The number of days lost to industrial disputes almost doubled last year, driven by the transport sector and the junior doctors' strike, according to the Office for National Statistics (ONS).
In terms of the number of strikes, the largest sectors were transport and storage with 23 strikes held and 49,100 working days lost of the 322,000 total.
The sector with the highest figure for working days lost, though, was human health and social work, predominantly due to the dispute involving junior doctors. It accounted for 129,000 lost working days.
The ONS pointed out that while the number of working days lost to labour disputes was 89 per cent higher than 2015, it was still the eighth lowest annual total since records began back in 1891.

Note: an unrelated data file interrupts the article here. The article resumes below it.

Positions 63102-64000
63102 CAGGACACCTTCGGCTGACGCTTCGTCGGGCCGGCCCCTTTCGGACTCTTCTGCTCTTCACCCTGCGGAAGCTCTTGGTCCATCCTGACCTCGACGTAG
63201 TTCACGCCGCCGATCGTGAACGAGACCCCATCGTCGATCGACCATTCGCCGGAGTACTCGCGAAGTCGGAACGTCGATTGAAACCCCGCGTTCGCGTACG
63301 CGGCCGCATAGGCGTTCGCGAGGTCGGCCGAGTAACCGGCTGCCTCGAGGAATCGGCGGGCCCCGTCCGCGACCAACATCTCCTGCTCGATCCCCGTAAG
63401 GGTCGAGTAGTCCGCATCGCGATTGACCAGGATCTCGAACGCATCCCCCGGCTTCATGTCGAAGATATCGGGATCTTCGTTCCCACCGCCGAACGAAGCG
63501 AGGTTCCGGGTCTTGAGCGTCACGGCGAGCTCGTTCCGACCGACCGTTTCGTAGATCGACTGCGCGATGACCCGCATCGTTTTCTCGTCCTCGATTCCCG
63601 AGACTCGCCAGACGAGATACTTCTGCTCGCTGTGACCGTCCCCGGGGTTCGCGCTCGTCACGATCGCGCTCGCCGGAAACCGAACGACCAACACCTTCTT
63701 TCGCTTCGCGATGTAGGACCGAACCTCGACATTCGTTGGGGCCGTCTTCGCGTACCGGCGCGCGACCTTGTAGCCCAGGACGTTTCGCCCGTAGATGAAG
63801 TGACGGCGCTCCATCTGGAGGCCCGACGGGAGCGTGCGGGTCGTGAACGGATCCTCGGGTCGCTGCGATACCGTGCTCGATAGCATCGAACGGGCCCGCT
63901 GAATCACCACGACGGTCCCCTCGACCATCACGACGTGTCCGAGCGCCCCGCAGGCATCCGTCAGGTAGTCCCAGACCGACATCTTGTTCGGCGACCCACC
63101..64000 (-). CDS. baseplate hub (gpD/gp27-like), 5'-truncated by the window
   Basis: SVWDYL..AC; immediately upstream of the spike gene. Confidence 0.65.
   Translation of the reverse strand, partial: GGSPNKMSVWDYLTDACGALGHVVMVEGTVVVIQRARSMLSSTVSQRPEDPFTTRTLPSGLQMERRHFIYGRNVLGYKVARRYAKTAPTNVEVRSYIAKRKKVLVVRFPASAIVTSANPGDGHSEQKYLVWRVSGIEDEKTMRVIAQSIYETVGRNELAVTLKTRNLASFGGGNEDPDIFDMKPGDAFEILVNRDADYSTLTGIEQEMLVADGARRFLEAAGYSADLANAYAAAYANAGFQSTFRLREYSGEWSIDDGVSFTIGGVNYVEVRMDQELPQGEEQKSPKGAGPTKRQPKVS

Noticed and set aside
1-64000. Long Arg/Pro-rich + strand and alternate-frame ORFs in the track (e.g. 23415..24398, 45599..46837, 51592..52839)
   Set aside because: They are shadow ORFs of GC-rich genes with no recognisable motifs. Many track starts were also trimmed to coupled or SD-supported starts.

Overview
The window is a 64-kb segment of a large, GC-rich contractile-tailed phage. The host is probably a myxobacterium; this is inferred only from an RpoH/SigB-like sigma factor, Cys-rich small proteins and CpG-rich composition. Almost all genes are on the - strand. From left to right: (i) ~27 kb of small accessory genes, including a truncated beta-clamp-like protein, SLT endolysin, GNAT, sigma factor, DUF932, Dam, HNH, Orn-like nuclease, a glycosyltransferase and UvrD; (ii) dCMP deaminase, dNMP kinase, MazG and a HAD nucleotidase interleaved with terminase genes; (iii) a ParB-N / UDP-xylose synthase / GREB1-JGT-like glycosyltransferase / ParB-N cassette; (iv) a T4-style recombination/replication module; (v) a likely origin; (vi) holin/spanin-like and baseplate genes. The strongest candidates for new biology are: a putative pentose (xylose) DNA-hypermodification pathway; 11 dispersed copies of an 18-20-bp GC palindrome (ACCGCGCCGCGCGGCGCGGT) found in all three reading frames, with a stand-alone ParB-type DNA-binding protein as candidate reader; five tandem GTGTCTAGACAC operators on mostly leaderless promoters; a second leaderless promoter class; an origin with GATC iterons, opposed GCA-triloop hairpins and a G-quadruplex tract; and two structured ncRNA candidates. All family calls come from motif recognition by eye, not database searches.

For transport, the long-running Southern rail row over the role of the guard has led to numerous walkouts.
Christmas of last year was marked by a flurry of strikes across British Airways, as well as Southern rail walkouts and action by Crown Post Office workers.
The main cause of industrial action last year, in terms of working days lost, was duration and pattern of hours worked, again due to the junior doctor row. But in terms of the number of workers involved, the main cause of industrial action in 2016 was redundancies, which accounted for 55.9 per cent of all workers involved in walkouts last year.
Comparing that to 2007-2015, pay has been the main cause of disputes in every year except 2009 and 2010 when redundancies were the prime cause in the wake of the economic downturn.
London and the North East were the two regions with the highest number of working days lost in 2016, at 16 per 1,000 employees.